Sylvia Plath reads her poem...it's a very distinct voice!
This is Plath's poem about the importance of poetic inspiration. Her biggest fear is her loss of the "incandescent...celestial burning" that inspires her writing. She reckons life would be unbearable without it. The moments of inspiration that she is subjected to (ie: the momentary inspiration that shines from the rooks wet feathers) gives her life meaning and future direction. Even the most mundane scenarios can be illuminated in an instance, "bestowing largesse, honour, / One might say love." More than anything this poem demonstrates that for her, poetry was her life.
Some points to note:
- The poet is in a depressed state about her writing; "I do not expect miracles" / "season of fatigue"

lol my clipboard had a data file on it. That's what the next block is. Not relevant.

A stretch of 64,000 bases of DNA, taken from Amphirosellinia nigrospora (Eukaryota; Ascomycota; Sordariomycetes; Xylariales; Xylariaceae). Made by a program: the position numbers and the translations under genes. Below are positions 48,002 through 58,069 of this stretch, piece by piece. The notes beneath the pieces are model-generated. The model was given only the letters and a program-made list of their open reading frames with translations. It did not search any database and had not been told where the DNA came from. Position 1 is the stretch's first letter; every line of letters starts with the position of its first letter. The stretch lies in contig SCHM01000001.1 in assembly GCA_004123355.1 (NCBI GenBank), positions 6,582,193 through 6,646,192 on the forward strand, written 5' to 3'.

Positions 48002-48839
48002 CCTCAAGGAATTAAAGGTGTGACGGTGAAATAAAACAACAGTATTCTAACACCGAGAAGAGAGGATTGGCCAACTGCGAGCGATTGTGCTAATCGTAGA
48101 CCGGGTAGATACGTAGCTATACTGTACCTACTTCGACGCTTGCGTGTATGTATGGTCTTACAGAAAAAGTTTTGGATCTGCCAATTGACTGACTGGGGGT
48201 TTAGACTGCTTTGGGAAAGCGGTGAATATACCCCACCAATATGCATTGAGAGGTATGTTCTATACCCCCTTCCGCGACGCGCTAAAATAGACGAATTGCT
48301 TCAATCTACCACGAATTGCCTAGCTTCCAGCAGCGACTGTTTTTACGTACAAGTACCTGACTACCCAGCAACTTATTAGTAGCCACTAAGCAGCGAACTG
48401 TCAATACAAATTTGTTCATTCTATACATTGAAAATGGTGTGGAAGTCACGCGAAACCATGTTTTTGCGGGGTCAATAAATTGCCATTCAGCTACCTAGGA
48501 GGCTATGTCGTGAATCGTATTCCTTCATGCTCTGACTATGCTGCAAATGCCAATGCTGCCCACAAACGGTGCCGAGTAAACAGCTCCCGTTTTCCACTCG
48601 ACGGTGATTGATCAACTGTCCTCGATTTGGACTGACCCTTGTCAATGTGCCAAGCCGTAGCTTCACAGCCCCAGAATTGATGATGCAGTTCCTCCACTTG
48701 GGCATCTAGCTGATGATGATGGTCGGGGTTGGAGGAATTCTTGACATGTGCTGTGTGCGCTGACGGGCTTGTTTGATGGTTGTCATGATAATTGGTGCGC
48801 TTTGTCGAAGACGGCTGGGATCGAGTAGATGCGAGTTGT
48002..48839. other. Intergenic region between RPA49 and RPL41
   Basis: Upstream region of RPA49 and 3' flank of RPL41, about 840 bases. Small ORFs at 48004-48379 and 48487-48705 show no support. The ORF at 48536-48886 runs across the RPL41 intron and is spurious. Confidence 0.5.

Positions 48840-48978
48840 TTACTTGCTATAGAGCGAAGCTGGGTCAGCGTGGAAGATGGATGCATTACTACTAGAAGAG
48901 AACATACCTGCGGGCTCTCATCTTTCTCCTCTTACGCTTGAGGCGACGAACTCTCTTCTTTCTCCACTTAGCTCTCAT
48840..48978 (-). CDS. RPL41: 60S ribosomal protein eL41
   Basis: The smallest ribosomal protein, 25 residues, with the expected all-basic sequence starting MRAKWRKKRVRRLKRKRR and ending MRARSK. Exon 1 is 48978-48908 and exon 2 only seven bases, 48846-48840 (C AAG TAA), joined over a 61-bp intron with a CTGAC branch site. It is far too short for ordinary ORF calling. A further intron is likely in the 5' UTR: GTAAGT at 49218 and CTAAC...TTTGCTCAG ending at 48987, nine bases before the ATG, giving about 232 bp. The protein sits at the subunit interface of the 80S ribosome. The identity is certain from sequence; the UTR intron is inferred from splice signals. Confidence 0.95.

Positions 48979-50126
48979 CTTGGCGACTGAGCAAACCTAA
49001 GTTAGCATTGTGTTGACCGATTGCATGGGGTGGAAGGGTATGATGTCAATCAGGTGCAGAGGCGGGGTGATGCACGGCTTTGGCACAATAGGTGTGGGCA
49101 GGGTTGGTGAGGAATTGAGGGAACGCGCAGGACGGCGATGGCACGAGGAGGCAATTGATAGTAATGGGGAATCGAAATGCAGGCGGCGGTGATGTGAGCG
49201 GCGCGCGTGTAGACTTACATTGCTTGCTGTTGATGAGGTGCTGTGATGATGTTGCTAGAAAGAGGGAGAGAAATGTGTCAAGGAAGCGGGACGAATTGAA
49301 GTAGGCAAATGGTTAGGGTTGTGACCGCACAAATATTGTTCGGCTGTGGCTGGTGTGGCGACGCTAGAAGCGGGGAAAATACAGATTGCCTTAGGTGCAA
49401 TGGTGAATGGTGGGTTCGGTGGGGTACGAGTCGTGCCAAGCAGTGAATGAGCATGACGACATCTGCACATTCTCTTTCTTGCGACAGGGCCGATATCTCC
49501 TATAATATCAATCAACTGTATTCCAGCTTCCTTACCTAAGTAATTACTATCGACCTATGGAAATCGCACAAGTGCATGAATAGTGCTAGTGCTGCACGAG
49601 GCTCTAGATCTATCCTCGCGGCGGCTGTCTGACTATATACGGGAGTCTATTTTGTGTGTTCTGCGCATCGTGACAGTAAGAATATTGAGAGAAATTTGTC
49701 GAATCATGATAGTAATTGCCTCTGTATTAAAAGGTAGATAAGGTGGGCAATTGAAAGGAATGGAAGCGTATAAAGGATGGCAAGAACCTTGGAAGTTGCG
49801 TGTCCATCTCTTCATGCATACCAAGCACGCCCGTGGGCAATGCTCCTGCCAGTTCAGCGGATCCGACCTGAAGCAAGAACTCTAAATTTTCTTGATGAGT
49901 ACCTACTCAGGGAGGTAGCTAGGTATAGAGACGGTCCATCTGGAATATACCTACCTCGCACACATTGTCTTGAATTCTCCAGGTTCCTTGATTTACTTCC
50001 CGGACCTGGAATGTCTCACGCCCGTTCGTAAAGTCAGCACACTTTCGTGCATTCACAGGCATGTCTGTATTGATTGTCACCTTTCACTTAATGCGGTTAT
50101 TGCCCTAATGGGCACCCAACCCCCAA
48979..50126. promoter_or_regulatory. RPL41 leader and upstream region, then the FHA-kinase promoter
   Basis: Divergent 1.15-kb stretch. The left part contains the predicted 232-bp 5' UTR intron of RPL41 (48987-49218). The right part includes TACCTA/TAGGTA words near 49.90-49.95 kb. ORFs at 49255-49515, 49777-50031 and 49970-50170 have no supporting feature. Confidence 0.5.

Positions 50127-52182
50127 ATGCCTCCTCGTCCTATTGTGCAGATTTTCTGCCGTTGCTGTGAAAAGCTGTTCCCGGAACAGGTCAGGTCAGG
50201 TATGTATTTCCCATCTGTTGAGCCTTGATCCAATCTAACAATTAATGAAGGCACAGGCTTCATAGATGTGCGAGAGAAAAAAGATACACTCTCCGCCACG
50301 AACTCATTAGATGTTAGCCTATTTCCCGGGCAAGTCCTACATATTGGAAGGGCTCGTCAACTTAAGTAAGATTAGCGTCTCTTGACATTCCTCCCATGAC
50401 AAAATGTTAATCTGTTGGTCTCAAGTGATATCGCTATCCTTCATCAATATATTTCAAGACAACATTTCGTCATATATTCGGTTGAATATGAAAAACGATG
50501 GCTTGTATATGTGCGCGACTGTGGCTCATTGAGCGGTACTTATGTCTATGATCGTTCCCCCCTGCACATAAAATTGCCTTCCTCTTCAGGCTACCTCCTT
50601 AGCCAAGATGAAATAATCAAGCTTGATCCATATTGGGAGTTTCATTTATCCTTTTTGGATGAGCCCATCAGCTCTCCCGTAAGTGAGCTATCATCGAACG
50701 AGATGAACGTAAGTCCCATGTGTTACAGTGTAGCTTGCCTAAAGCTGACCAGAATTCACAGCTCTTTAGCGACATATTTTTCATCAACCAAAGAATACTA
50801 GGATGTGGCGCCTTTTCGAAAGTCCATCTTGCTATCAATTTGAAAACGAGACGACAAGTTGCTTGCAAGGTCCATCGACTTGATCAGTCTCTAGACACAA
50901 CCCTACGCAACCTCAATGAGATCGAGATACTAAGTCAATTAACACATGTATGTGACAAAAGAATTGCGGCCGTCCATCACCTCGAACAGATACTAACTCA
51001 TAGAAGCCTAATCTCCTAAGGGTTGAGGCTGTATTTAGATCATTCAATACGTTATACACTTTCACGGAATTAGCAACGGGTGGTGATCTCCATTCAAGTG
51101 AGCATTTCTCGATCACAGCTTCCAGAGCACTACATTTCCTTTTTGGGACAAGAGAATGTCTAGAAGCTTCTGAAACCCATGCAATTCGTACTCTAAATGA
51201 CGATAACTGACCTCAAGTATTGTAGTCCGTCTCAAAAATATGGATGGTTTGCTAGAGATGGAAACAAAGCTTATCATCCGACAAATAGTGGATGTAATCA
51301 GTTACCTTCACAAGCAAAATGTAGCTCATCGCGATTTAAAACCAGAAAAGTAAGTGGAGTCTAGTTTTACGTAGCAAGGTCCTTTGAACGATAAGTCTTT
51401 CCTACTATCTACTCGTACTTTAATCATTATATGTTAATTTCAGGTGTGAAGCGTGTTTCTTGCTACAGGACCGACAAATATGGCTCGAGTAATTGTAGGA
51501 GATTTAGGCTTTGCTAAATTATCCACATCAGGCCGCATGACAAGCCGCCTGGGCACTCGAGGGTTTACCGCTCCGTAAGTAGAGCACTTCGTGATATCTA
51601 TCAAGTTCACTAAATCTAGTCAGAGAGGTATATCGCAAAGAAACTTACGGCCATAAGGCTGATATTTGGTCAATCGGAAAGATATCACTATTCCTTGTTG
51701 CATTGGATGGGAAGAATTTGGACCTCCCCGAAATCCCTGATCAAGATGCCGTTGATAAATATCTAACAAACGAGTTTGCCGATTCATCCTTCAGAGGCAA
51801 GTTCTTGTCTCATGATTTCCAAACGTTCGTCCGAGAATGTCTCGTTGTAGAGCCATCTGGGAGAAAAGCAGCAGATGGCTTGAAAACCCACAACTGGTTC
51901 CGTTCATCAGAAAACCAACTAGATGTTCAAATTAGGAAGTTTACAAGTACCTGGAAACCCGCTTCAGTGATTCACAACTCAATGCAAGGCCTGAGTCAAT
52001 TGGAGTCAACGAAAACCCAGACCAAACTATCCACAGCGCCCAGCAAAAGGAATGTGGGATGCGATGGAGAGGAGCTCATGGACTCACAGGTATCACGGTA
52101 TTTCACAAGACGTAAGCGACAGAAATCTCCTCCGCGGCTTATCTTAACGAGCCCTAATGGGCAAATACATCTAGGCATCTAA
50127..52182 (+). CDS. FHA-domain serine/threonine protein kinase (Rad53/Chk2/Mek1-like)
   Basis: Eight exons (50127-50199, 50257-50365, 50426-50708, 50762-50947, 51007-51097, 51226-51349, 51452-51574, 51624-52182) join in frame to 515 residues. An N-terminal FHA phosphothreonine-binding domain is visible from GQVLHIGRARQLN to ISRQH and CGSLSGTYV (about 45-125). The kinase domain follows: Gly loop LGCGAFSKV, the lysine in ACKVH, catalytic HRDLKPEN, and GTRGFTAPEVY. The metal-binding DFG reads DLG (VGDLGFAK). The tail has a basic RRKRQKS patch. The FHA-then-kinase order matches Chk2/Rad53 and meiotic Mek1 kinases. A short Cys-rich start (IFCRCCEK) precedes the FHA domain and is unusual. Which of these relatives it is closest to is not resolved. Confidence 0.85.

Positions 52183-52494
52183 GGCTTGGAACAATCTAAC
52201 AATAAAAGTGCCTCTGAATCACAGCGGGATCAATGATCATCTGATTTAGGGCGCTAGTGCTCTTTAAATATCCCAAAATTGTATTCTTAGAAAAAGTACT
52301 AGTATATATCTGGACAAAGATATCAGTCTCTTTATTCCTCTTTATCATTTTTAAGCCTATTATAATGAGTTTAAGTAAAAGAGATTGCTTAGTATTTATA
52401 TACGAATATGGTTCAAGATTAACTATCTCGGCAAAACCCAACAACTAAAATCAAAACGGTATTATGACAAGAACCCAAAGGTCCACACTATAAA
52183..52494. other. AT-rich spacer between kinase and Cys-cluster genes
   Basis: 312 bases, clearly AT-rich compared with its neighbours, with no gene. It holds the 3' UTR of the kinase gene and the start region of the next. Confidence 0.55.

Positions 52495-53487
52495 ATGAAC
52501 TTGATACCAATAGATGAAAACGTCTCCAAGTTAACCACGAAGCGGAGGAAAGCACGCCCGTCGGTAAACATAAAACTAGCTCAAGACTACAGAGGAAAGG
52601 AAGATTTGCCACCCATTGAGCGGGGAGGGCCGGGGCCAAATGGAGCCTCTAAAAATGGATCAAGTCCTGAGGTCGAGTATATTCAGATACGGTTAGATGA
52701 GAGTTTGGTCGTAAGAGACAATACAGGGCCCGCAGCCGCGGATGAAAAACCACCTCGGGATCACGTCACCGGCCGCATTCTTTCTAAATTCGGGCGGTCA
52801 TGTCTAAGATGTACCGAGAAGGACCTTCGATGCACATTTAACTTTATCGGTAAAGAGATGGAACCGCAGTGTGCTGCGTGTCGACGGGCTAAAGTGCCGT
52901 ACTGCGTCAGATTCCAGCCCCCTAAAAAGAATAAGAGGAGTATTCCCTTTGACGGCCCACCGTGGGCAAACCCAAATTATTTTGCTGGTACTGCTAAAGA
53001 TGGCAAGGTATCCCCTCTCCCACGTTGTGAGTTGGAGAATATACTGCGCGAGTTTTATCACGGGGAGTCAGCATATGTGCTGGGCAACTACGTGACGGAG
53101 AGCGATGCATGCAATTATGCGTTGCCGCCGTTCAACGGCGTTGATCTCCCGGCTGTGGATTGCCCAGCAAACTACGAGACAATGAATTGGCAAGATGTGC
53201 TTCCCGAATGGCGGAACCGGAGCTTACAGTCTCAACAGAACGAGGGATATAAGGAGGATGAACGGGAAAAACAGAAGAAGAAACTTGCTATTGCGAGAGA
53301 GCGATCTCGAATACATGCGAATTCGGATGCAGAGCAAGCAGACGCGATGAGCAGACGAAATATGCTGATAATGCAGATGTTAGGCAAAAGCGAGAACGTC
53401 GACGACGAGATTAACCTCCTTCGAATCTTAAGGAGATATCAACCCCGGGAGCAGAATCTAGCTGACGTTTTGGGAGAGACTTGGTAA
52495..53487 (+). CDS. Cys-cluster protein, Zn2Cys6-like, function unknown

- Her fear of "total neutrality" - never to be inspired again is her worst nightmare
- Her desire for inspiration from the physical world around her, some "backtalk"
- The need to be alert at all times because inspiration can occur at any moment, without warning - the "sudden arrival of the angel"
- For her, inspiration was heavenly, an honour bestowed on someone